Grocery Exchange, Grocery | The chains that crush Kiwi, Rema and Extra for goodies:

Europris strikes as the winner of the price test of goodies this week.

Every Saturday, there are more people who have good offers on goodies, and some can therefore boast better offers than the low-price chains.

While you have to pay NOK 14.90 at the low-price chains, you can get snacks for NOK 10.90 per hectogram at Europris every Saturday. But Europris is far from a great winner. In second place is Shell with NOK 11.10 per hectogram as Saturday price.

– There is a lot to save here. All money goes, says Rune Nikolaisen, who is behind Gjerrigknark.com.

See the prices at the various stores below:

Attract customers

He believes, however, that goodies on a fixed day a week are the shops ‘and petrol stations’ way of getting more people to shop with them. The low-price chains, on the other hand, do not run offers on small items on a fixed day of the week.

– It is a good way to attract customers. Europris has been offering snacks on Saturdays for a long time, and then it has settled with people – so they know when it’s cheap there. Then Europris will attract more customers than they would otherwise have, says Nikolaisen.


GJERRIGKNARK: Rune Nikolaisen believes that small items on one specific day a week can be counted as lure offers.
Photo: Bjørn Kenneth Muggerud

He believes they are betting that people’s impulse control fails, and that they buy something else when they are already in the store.

– That’s what they gamble on, he says.

Also read: New revelations about Kiwi and Menu: Has a huge advantage over the competition

This also applies to the petrol stations, even though Nikolaisen does not imagine that so many people shop there.

– I do not imagine that people storm the gas stations to buy cheap Saturday goodies for their children, he says, and adds:

– Everyone has the impression that the gas stations are deer at all, so maybe they will surprise people a little with this offer. At the same time, they may be able to get people to buy something else that is very expensive.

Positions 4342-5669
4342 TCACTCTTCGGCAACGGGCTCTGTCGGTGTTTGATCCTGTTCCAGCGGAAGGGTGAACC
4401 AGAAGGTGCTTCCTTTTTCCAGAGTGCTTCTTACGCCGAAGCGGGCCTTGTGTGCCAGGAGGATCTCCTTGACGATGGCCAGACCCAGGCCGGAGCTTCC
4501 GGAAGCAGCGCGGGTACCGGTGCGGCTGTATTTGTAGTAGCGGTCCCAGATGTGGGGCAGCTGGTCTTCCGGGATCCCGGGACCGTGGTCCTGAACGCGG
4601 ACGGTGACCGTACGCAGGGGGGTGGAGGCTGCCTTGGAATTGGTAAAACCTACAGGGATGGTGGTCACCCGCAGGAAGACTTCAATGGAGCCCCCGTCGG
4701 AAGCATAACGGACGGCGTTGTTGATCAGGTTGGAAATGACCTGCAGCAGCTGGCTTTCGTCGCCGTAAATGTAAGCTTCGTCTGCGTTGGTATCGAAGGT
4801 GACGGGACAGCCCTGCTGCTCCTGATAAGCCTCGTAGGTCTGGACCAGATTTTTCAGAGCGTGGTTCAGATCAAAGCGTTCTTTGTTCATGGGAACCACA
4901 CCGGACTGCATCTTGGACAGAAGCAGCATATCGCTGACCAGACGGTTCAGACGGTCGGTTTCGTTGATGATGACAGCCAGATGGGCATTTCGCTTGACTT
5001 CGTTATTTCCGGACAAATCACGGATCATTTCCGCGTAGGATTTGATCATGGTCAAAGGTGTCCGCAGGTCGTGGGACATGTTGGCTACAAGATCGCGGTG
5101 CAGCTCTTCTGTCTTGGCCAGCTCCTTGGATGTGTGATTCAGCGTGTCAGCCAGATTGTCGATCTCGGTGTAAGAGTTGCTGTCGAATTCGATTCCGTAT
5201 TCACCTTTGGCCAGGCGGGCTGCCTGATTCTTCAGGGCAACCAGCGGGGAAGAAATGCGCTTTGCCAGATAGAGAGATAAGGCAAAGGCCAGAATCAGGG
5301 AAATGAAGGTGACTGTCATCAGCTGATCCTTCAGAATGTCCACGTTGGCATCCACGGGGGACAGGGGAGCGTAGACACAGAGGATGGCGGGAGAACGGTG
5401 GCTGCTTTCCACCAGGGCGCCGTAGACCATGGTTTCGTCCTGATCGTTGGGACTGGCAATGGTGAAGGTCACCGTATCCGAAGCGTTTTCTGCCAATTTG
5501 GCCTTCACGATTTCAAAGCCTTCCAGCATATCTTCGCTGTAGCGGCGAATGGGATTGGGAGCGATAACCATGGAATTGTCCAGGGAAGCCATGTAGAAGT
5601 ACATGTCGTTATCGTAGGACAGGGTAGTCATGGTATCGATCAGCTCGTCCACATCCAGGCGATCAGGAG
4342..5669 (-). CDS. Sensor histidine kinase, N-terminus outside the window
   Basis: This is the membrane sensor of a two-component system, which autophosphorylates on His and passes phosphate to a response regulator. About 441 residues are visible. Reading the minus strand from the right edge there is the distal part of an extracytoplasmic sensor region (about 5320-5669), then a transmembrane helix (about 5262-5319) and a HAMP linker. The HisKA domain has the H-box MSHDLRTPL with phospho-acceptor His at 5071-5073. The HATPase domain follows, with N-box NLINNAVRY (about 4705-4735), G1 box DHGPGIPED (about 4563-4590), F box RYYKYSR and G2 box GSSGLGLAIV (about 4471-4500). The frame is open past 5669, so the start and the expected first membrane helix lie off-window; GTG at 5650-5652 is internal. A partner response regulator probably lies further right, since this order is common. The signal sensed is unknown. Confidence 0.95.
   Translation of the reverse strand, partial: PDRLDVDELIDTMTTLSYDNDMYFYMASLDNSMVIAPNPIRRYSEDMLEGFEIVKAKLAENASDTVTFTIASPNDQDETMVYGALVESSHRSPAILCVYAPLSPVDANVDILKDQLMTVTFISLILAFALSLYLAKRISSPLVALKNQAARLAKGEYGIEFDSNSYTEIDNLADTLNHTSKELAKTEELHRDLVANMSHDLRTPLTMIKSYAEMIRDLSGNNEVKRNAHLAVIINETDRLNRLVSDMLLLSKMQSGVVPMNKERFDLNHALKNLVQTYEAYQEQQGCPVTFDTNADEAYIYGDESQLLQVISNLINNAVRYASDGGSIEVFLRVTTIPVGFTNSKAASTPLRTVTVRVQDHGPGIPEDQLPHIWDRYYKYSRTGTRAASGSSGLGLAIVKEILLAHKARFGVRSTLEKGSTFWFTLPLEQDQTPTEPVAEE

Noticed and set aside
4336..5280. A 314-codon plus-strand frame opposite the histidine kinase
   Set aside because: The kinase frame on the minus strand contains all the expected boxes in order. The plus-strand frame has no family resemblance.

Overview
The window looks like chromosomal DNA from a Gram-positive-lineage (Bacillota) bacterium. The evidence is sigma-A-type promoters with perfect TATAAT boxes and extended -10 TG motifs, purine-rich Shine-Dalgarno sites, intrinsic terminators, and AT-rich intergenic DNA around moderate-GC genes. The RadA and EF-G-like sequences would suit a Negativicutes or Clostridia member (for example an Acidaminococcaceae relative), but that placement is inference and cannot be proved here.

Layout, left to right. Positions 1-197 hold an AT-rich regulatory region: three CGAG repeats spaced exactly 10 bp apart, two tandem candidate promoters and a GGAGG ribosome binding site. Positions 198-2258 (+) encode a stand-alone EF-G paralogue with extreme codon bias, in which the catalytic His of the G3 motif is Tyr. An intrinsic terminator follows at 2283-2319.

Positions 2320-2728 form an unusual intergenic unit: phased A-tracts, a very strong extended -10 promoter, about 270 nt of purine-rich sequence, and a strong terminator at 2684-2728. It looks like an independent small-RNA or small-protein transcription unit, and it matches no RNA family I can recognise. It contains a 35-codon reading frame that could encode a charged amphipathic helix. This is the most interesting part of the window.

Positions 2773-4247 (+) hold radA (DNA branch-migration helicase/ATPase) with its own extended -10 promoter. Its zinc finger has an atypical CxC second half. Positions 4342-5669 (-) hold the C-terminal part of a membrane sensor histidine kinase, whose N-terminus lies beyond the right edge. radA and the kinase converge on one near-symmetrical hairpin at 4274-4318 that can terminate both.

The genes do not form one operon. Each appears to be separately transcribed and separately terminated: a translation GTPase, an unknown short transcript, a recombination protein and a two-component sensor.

Also read: Now Kiwi is bigger than Rema 1000 – is Norway’s largest grocery chain

If you manage to limit yourself to buying only what is on offer, you are of course served by going where it is cheapest for the item you want.

Nikolaisen also has a good savings tip for you who want to shop small items for Saturday night – no matter where you shop.

– Bring a bag from the vegetable counter. Remember that the small bags or small boxes also weigh a little, so with a plastic bag you can save more money, he says.

– Allow to enjoy

Europris CEO Espen Eldal explains why they have chosen to sell the treats for 13.90 on weekdays and for NOK 10.90 per hectare on Saturdays.

– It is allowed to enjoy on Saturday, and therefore we have for many years chosen to differentiate the price of goodies on weekdays and on Saturdays, he says.

He says that they should be a low-price store and competitive on price, and this is part of that strategy.

– Nikolaisen believes this is a lure offer to get more people to the store, so they can shop other things at the same time. What do you think about it?

– Having a Saturday price on goodies is positive for customers, because that is when many people buy goodies. It is always the case in the retail industry that we hope that customers shop more, he says, and adds:

– We want customers to bring more of our good offers.

Also read: Full price war on the cheapest items

– Takes social responsibility seriously

Coop’s communications manager Harald Kristiansen explains why they do not follow the competitors and dump the small goods prices on the weekends.